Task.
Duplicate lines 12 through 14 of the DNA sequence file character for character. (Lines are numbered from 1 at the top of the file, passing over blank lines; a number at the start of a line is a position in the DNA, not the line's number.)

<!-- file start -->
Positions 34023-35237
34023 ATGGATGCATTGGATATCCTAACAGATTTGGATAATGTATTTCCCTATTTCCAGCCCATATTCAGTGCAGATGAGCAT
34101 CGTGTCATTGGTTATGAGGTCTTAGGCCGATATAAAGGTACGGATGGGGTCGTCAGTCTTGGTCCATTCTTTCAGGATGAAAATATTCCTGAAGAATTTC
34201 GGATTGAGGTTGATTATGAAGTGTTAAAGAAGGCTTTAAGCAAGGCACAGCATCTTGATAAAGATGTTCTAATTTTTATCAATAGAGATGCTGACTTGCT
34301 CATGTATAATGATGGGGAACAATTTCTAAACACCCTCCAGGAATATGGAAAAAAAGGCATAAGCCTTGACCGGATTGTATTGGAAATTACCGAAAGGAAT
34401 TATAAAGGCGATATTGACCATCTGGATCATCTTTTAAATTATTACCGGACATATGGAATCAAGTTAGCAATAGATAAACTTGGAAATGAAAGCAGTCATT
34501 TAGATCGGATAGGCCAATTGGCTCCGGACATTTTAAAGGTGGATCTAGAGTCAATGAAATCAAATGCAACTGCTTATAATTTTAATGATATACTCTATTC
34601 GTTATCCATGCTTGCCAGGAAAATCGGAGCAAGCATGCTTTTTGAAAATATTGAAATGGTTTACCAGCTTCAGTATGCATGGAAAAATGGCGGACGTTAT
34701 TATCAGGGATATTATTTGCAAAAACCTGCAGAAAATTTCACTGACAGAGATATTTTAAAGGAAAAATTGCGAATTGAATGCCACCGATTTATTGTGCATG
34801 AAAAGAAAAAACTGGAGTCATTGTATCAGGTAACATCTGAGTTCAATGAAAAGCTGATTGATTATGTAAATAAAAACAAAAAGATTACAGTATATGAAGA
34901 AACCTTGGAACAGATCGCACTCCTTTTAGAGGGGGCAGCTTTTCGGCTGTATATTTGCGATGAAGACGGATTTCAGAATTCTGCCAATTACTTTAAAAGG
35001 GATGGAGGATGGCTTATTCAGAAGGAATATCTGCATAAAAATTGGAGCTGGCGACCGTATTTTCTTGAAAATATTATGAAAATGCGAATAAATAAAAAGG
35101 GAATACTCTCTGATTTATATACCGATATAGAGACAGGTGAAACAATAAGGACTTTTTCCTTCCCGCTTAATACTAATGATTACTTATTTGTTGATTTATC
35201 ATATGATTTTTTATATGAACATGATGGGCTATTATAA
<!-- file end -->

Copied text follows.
35001 GATGGAGGATGGCTTATTCAGAAGGAATATCTGCATAAAAATTGGAGCTGGCGACCGTATTTTCTTGAAAATATTATGAAAATGCGAATAAATAAAAAGG
35101 GAATACTCTCTGATTTATATACCGATATAGAGACAGGTGAAACAATAAGGACTTTTTCCTTCCCGCTTAATACTAATGATTACTTATTTGTTGATTTATC
35201 ATATGATTTTTTATATGAACATGATGGGCTATTATAA